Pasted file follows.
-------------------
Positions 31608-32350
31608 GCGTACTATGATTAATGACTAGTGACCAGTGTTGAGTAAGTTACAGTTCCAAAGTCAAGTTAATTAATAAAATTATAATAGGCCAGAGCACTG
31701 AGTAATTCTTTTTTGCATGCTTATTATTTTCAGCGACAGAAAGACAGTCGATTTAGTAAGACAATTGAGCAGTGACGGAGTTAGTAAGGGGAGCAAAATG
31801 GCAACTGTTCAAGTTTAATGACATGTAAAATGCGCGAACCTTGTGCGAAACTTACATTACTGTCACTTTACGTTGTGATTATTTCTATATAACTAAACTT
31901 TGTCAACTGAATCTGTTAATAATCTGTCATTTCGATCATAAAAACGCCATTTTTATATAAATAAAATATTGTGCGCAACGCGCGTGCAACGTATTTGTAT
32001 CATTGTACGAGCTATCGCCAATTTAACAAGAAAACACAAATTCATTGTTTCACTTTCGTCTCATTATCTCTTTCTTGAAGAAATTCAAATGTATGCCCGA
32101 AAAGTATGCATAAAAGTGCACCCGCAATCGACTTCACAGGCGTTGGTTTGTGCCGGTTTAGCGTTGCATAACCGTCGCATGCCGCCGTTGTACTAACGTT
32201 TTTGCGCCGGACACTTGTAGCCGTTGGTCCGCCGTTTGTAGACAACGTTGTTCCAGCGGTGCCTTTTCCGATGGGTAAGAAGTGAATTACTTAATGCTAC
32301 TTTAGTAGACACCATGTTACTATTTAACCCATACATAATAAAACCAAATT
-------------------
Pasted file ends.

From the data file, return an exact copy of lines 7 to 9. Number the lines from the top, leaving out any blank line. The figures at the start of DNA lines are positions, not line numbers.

32101 AAAGTATGCATAAAAGTGCACCCGCAATCGACTTCACAGGCGTTGGTTTGTGCCGGTTTAGCGTTGCATAACCGTCGCATGCCGCCGTTGTACTAACGTT
32201 TTTGCGCCGGACACTTGTAGCCGTTGGTCCGCCGTTTGTAGACAACGTTGTTCCAGCGGTGCCTTTTCCGATGGGTAAGAAGTGAATTACTTAATGCTAC
32301 TTTAGTAGACACCATGTTACTATTTAACCCATACATAATAAAACCAAATT